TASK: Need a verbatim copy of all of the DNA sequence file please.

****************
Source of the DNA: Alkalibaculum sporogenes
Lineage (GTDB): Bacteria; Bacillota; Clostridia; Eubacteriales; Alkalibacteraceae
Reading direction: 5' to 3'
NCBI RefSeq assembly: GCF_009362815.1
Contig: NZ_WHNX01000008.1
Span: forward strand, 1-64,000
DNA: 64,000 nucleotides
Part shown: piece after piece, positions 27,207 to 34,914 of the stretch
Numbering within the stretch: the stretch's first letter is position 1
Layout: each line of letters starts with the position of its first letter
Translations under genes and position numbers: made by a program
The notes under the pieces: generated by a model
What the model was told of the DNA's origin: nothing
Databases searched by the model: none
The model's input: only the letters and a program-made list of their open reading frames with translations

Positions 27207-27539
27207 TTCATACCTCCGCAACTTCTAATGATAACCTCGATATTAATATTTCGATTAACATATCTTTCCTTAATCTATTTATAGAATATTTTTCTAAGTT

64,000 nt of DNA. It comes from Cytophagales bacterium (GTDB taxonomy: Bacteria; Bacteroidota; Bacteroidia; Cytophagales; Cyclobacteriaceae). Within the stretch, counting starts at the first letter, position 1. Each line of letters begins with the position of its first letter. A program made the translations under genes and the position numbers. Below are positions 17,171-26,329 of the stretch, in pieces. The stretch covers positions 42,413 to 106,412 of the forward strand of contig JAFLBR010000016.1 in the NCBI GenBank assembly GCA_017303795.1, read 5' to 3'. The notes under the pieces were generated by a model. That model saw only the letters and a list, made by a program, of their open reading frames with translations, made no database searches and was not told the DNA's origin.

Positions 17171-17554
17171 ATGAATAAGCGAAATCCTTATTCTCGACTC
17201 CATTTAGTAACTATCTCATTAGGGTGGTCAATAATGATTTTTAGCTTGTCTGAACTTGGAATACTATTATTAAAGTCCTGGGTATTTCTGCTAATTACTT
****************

Source of the DNA: Alkalibaculum sporogenes
Lineage (GTDB): Bacteria; Bacillota; Clostridia; Eubacteriales; Alkalibacteraceae
Reading direction: 5' to 3'
NCBI RefSeq assembly: GCF_009362815.1
Contig: NZ_WHNX01000008.1
Span: forward strand, 1-64,000
DNA: 64,000 nucleotides
Part shown: piece after piece, positions 27,207 to 34,914 of the stretch
Numbering within the stretch: the stretch's first letter is position 1
Layout: each line of letters starts with the position of its first letter
Translations under genes and position numbers: made by a program
The notes under the pieces: generated by a model
What the model was told of the DNA's origin: nothing
Databases searched by the model: none
The model's input: only the letters and a program-made list of their open reading frames with translations

Positions 27207-27539
27207 TTCATACCTCCGCAACTTCTAATGATAACCTCGATATTAATATTTCGATTAACATATCTTTCCTTAATCTATTTATAGAATATTTTTCTAAGTT

64,000 nt of DNA. It comes from Cytophagales bacterium (GTDB taxonomy: Bacteria; Bacteroidota; Bacteroidia; Cytophagales; Cyclobacteriaceae). Within the stretch, counting starts at the first letter, position 1. Each line of letters begins with the position of its first letter. A program made the translations under genes and the position numbers. Below are positions 17,171-26,329 of the stretch, in pieces. The stretch covers positions 42,413 to 106,412 of the forward strand of contig JAFLBR010000016.1 in the NCBI GenBank assembly GCA_017303795.1, read 5' to 3'. The notes under the pieces were generated by a model. That model saw only the letters and a list, made by a program, of their open reading frames with translations, made no database searches and was not told the DNA's origin.

Positions 17171-17554
17171 ATGAATAAGCGAAATCCTTATTCTCGACTC
17201 CATTTAGTAACTATCTCATTAGGGTGGTCAATAATGATTTTTAGCTTGTCTGAACTTGGAATACTATTATTAAAGTCCTGGGTATTTCTGCTAATTACTT